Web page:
One way or another, the end game for Greece approaches.
Last night, Greek Prime Minister Alexis Tsipras left talks with senior EU officials in Brussels saying a deal with creditors was “within sight” and that Athens would make a payment due to the IMF on Friday.
But while the European Commission said progress was made, the Greek government still rejects benefit cuts and tax rises its EU and IMF creditors want before they release fresh loans to avert bankruptcy.
Greece’s Deputy Shipping Minister Thodoris Dritsas is out this morning saying Athens would not “surrender” to demands by its international creditors in negotiations for a cash-for-reforms deal. “What appears to have been discussed and to have been proposed by Juncker during his meeting with the Greek prime minister is beneath expectations in every way,” he said.
Both EU economics commissioner Pierre Moscovici and European Commission President Jean-Claude Juncker will address a policy forum in Brussels today.
Greece and its creditors are brandishing rival blueprints for what is required to free up the money remaining in the country’s bailout which expires at the end of June.
There is a big gap on economic reforms but specifically on the level of primary budget surplus required this year, the divide is narrow – the Greeks say 0.8 percent of GDP, its lenders want 1.0 percent. That represents a concession by the EU and IMF.
On how to get there, the two sides are still far apart. Athens has offered to curb early retirement to save on pension payouts – that alone will cause howls of outrage in Tsipras’s Syriza party — but the lenders want cuts in supplementary pensions, a smaller civil service and an easing of private sector layoffs to make the economy more competitive.
Nonetheless, there looks room for a deal to be done on the overall fiscal impact though to make the numbers look like they add up, the EU and IMF are demanding much larger primary surpluses in future years – another example of the “extend and pretend” strategy we’ve seen through the euro zone debt crisis?
Also, over the first half of the year, tax revenues have dwindled and the economy has slid back into recession. As a result, any cuts to meet annual targets must be delivered in just six months so even a much lower fiscal surplus is tough to meet.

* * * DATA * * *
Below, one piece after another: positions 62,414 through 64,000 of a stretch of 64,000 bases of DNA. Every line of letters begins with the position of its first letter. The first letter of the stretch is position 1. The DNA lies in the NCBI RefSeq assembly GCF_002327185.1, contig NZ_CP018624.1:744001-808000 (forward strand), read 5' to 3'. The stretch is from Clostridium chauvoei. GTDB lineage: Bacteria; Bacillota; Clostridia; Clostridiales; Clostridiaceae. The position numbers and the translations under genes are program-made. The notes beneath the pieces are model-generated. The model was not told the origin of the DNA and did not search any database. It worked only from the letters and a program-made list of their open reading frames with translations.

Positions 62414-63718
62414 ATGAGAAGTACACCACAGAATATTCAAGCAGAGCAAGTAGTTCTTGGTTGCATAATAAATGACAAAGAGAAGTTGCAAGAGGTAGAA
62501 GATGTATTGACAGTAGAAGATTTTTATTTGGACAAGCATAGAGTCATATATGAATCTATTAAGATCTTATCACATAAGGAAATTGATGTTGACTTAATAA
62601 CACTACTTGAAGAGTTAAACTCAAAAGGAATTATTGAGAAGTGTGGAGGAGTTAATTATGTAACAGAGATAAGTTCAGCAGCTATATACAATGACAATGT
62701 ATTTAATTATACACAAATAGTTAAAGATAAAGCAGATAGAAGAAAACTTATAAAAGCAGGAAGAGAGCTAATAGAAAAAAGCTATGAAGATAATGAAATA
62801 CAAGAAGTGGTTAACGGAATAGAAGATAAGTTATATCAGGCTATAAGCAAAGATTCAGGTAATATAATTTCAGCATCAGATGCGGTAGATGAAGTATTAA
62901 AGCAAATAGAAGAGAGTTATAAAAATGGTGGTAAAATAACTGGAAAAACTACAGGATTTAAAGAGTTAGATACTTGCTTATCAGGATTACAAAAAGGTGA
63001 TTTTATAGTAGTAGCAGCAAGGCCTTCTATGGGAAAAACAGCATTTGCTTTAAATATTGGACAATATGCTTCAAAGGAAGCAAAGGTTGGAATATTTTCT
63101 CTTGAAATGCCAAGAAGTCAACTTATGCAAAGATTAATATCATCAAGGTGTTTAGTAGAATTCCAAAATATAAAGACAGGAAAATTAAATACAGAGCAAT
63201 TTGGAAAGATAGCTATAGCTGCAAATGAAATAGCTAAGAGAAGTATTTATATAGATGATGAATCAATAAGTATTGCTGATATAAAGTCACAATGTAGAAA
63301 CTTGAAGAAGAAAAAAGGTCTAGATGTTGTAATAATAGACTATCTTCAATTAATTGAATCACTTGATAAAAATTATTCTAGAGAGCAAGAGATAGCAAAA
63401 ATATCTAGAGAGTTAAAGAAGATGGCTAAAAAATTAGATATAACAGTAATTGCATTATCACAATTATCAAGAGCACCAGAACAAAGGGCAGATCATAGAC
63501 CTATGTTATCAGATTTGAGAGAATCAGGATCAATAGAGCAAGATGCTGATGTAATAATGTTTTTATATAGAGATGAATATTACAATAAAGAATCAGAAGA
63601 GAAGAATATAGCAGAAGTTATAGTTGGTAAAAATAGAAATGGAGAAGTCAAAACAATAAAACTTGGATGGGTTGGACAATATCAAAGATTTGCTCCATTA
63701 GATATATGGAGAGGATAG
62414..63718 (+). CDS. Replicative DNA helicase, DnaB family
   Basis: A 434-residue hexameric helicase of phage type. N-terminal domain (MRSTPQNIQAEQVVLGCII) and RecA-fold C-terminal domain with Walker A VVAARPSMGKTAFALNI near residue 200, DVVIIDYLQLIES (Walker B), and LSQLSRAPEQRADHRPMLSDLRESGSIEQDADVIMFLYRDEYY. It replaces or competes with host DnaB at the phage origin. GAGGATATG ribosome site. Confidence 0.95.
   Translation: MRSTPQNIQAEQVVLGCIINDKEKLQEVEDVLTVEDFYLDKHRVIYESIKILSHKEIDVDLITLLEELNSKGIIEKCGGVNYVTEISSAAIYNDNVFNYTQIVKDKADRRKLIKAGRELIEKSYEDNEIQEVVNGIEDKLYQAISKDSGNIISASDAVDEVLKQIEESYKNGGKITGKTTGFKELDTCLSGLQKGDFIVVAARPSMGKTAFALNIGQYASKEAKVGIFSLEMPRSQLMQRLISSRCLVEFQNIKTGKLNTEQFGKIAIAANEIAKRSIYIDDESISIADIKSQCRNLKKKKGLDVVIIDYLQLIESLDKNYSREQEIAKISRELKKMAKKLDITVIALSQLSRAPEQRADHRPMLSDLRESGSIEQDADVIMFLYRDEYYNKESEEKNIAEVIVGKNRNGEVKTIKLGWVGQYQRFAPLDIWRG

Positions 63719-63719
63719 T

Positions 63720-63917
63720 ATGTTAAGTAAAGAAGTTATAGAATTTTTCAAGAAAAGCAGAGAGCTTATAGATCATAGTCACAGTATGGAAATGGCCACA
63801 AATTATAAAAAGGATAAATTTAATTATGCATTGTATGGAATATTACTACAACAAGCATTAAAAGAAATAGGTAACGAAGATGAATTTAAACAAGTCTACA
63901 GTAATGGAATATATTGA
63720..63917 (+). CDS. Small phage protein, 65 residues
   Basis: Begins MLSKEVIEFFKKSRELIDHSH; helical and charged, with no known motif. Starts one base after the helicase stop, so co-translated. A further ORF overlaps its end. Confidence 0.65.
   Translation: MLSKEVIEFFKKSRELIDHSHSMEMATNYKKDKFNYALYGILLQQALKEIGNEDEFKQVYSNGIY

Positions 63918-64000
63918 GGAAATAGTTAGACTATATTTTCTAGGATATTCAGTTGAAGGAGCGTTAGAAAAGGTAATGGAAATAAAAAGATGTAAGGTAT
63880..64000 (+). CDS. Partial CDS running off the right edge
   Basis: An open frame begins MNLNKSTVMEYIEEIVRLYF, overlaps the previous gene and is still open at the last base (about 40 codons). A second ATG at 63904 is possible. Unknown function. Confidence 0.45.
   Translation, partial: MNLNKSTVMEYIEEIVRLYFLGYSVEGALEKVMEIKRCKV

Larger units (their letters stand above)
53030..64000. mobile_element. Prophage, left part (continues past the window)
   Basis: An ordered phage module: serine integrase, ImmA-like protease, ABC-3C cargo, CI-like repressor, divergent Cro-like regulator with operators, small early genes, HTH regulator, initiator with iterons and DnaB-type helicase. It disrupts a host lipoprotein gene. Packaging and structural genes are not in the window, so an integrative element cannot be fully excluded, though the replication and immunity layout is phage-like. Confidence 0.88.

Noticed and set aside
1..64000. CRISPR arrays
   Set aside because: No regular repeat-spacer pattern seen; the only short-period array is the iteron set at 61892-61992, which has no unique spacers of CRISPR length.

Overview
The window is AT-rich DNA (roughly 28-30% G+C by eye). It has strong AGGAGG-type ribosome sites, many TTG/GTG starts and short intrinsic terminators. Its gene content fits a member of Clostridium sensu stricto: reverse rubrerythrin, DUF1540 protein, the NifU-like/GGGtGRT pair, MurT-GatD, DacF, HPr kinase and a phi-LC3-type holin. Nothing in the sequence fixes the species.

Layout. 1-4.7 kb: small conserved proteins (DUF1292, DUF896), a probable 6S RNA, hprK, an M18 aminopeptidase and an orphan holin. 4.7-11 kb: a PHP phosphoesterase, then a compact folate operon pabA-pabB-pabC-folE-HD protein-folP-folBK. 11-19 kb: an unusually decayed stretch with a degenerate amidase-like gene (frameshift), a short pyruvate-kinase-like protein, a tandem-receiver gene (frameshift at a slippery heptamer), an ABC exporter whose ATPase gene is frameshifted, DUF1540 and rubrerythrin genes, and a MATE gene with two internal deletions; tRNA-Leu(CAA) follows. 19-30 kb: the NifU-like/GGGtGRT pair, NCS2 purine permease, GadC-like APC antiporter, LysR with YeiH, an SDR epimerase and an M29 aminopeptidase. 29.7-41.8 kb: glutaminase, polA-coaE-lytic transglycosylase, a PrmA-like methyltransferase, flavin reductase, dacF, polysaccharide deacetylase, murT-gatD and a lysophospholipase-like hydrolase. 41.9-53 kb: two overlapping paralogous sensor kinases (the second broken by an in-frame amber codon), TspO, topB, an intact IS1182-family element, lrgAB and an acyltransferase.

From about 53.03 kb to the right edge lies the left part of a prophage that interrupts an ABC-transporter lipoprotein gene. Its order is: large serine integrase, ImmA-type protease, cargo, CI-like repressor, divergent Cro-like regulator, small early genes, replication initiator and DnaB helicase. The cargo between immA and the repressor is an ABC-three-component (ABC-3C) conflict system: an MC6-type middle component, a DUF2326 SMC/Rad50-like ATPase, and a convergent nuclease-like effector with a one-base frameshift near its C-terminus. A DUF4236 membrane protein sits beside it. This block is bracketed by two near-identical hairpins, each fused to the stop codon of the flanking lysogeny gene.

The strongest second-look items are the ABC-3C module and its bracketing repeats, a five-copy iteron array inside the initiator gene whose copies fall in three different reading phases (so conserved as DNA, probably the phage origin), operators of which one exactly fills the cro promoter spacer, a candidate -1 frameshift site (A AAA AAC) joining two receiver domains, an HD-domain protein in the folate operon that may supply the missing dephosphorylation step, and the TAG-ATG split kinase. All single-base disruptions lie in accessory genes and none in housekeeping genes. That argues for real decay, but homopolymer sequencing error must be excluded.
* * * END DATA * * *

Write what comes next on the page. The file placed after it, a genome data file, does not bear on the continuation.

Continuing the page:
But the mere fact that there is some movement on both sides suggests the will to reach an accord remains.
Tsipras talked to Angela Merkel and Francois Hollande before flying to Brussels with Greek officials saying they agreed on the need not to run too high a budget surplus which would squeeze the life out of the Greek economy. Hollande said “asking too much of Greece could stifle growth. But asking too little would have consequences for the euro zone as a whole.”
The IMF and the euro zone can only hand over more aid if they can at least maintain the pretence that Greece’s budget numbers add up and its mountainous debt can be put on a downward path.
Time is short. Tsipras said Athens would meet a 300 million euros repayment to the IMF on Friday but it must pay the Fund 1.6 billion over the course of this month and if no deal is struck by the end of June, the game is over and default must surely follow. The latest deadline being bandied around is June 14 but many of those have already been and gone.
The Bank of England meets today and is nailed on to leave interest rates at 0.5 percent. With inflation non-existent, a first rate rise is now not expected until 2016.
The Bank of France has just published GDP forecasts which puts growth at 1.2 percent this year and 1.8 percent in 2016 though, for now, unemployment continues to climb. President Francois Hollande has said he would not stand for a second term in 2017 if unemployment is not falling before then.
Ukrainian troops and pro-Russian separatists fought their first serious battles in months on Wednesday and Ukraine’s defence minister said an attempt by rebels to take the eastern town of Maryinka had been thwarted.
Five Ukrainian servicemen were killed in fighting near the government-held town where pro-Russian rebels were trying to make a significant advance, a presidential aide said.
Last week a Reuters reporter witnessed Russia’s army massing troops and hundreds of pieces of weaponry including mobile rocket launchers, tanks and artillery at a makeshift base near the border with Ukraine. Many of the vehicles had number plates and identifying marks removed while many of the servicemen had taken insignia off their fatigues.